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B.A.G. — Soudain, l'Éléphant
(Musea FGBG 4079.AR, 1993, CD)

by Henry Schneider, 1994-12-31:

Soudain, l'Éléphant Cover art

baG, a French band, was Musea’s foray into world music. baG traveled extensively in the 80s and 90s listening to and influenced by Asian, Arabian, South American, African, and French folk music. Their debut CD Soudain l’Éléphant is an ethno-folk-progressive amalgam of finely crafted and recorded music. The opening song "Suerte" is a slick new-age piece along the lines of Weather Report without falling to the excess of Kenny G. The music significantly improves after "Suerte" alternating between bucolic guitar pieces evoking Pat Metheny and jazz fusion in the style of Chick Corea. Highlights of this album are the Arabic influenced "Udaï," the slow moving and eerie "Little Desert Hotel," and the King Crimson experimental stylings of "Le Chat Noir." Soudain l’Éléphant is another excellent Musea release and sure to please a wide audience. One little glitch in the packaging is a handwritten poem printed in reverse on the inside cover of the CD booklet. By scanning and inverting the page I was able to decipher most of the writing:

Comme un éléphant son ivoire,
J'ai en bouche un bien précieux.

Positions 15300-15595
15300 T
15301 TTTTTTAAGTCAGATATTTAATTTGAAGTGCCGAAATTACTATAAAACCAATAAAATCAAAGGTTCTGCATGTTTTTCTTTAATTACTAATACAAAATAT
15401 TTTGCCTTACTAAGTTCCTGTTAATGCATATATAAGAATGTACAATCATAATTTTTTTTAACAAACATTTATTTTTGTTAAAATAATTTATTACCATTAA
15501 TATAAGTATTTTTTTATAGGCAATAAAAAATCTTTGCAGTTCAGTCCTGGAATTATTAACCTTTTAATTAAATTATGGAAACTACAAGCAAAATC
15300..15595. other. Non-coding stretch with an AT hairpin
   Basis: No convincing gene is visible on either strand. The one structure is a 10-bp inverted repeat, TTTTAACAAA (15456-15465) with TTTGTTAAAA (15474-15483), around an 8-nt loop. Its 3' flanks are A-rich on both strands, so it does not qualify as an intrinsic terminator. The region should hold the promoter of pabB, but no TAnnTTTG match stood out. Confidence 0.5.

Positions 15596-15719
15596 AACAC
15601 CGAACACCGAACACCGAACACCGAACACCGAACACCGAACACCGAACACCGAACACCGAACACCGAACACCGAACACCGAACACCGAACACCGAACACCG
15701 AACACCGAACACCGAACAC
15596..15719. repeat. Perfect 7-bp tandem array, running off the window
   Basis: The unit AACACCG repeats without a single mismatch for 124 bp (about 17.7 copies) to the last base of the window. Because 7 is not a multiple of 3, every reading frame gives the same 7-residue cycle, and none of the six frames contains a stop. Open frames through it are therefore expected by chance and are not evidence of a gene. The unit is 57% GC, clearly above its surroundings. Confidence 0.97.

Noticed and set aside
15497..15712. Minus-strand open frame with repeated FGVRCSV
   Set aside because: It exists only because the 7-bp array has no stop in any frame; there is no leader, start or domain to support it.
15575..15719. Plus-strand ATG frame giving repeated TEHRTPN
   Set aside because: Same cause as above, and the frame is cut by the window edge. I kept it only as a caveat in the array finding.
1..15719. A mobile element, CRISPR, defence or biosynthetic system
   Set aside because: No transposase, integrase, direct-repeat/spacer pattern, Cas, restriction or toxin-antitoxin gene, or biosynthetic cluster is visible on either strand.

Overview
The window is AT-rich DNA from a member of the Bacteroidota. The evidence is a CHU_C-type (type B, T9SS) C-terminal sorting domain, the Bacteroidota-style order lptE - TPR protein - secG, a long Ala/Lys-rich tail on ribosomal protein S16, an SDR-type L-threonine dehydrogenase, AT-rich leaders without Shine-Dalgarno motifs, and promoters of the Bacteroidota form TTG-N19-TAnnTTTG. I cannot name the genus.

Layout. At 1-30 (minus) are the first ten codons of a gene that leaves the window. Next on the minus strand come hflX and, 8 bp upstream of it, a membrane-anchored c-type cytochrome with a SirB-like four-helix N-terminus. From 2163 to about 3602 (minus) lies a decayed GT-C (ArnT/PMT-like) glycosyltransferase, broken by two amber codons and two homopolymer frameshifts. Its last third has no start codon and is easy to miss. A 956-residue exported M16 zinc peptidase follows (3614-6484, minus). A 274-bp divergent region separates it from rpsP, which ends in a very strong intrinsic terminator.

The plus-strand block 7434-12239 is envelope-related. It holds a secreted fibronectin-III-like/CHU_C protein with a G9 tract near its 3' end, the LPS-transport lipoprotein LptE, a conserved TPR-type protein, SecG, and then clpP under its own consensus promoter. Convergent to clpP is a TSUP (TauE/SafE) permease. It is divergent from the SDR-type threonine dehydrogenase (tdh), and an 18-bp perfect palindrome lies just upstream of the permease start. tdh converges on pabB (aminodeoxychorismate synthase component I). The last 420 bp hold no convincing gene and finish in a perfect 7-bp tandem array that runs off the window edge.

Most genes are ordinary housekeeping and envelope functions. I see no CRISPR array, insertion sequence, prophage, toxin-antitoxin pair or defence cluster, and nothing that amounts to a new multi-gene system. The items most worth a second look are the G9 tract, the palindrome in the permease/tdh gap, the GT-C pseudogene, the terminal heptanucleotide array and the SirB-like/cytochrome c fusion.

Pourpre mort!.. J'achète ma gloire
Au prix des mots mélodieux.

An elephant has his ivory
So I have in my mouth precious goods.
Purple death!...I buy my glory
At the price of melodious words.
- Apollinaire

This poem is undoubtedly an explanation of the album title. baG is a band to watch.


by Peter Thelen, 1994-05-01:

This French instrumental five piece of guitars, bass, keys, winds and drums plays music in a somewhat jazzy vein, yet with a rock flair and a multitude of influences ranging from world jazz and Arabic themes to folk stylings and new-age. The result is a very soothing yet energized music falling somewhere between early Ozrics, Joaquin Lievano, and Material's Hallucination Engine, perhaps with flashes of influence from Pat Metheny, Alain Markusfeld, and others. Primal exotic percussion abounds in almost every tune, as well as heavy and moody atmospherics, didjeridu samples, bagpipes, and other interesting wind-synth textures. One can't help being captivated by the variety and refinement of the compositions and arrangements as the band works their way through the album's eleven tracks, mostly in the four-to-five minute range. Yet the music here is not overly complex or busy on the nerves, instead being more laid-back and melodically oriented. All in all, this is an outstanding album by what seems to be one of France's most promising new bands, an album that grows on the listener, slowly revealing itself with each repeated exposure.

Filed under: New releases , Issue 3 , 1993 releases

Related artist(s): B.A.G.

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